State issues standing health order to increase access to monoclonal antibody treatments across Colorado

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STATEWIDE (Nov. 24, 2021) —  Colorado’s Chief Medical Officer, Dr. Eric France, signed a standing order on Tuesday evening (November 23, 2021) to allow for eligible individuals to access monoclonal antibody treatments at state-run treatment sites without a referral and in accordance with established protocols. This is another step the state is taking to remove barriers to access and increase treatment options for COVID-19 patients as the current increase in cases continues to impact health care systems statewide.

In conjunction with Public Health Order 21-02, the standing order clears the way for self-scheduling options at state-run treatment sites. In this case, if the patient who is COVID-19 positive meets the eligibility criteria, the patient does not need a referral from a health care provider to access treatment at the state’s mobile monoclonal antibody treatment sites. Appointments are still required. Read more about COVID-19 treatments available in Colorado and how to get treatment at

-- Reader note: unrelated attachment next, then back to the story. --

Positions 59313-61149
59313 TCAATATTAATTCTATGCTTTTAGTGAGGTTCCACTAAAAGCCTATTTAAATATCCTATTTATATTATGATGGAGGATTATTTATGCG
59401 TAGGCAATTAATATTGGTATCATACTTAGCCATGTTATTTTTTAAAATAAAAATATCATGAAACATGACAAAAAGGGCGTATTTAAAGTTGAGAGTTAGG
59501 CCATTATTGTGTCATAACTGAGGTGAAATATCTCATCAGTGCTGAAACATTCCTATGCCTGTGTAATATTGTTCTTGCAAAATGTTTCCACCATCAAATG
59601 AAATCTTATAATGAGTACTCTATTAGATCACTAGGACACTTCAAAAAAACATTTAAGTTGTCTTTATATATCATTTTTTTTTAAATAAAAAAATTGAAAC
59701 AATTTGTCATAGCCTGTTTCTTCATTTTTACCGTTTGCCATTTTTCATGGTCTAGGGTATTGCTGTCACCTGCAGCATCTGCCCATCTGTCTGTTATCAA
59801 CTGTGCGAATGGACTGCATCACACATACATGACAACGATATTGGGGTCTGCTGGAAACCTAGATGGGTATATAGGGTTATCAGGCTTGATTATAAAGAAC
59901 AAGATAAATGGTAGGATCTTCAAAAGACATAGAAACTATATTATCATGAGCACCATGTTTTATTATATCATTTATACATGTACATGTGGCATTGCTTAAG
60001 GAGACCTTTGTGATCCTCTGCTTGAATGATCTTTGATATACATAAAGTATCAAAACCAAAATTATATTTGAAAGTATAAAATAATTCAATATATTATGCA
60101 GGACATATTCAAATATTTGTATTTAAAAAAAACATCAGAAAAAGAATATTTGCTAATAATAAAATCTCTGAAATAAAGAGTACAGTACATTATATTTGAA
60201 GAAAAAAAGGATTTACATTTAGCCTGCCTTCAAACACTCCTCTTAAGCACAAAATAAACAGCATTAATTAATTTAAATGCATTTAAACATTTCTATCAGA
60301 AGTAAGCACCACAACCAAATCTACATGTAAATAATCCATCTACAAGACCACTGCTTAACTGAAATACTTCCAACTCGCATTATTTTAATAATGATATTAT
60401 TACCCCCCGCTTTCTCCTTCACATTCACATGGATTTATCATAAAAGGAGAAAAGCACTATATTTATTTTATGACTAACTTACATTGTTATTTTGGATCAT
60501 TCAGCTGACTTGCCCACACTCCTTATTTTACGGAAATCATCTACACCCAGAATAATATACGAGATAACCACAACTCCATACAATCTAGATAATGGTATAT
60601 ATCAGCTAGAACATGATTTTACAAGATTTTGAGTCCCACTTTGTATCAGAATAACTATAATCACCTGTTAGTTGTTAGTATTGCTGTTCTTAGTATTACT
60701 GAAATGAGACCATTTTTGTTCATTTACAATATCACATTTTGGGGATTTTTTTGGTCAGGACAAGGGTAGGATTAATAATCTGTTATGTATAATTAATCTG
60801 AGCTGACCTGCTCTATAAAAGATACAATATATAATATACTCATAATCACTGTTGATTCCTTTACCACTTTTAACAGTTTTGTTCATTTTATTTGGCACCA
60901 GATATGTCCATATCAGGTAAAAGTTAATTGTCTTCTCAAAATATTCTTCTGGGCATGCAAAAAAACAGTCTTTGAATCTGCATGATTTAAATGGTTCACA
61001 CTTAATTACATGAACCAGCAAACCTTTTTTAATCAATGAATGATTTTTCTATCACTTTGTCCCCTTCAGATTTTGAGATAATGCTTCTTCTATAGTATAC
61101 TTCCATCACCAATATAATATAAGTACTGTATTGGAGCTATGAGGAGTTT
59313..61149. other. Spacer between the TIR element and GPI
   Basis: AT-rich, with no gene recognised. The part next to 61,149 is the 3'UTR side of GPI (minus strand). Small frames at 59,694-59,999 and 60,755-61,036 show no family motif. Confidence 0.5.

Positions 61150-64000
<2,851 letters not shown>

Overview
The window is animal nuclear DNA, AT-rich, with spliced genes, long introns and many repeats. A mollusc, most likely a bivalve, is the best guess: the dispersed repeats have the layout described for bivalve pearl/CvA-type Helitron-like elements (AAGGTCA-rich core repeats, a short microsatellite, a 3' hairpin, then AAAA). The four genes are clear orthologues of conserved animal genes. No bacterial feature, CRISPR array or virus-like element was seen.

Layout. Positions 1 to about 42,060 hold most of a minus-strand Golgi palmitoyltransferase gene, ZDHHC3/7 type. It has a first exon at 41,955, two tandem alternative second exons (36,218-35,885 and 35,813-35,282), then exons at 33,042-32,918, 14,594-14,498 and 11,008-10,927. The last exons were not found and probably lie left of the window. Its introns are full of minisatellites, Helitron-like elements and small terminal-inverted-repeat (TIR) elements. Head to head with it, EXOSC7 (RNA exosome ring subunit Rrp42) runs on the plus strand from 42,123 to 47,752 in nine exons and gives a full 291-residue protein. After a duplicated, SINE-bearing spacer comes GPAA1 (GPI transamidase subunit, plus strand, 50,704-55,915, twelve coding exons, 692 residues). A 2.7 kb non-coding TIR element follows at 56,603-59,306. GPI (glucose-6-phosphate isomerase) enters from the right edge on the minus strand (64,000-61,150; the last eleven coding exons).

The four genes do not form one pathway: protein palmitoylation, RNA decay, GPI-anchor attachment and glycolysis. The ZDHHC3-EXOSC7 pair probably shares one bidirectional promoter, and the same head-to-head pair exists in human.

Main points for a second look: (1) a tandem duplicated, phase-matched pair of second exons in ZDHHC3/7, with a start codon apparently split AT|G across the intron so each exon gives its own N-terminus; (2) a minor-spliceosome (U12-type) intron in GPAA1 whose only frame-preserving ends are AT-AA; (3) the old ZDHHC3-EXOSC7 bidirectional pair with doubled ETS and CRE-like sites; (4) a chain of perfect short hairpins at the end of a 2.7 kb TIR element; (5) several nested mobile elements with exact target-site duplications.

Standing orders are written medical protocols that authorize designated members of the health care team (e.g., nurses or medical assistants) to complete certain clinical tasks for individuals who meet the eligibility criteria without having to first obtain a physician order or authorization that is specific to an individual patient. 

COVID-19 monoclonal antibodies can help prevent severe illness for some people who get infected with COVID-19. The FDA has authorized these neutralizing antibody treatments for emergency use. The treatments are available to people who have tested positive for COVID-19, have mild to moderate symptoms, and who are at high risk of developing severe illness (see the list of conditions that make a person eligible to receive antibody treatments). Monoclonal antibody treatments are not a substitute for vaccination.

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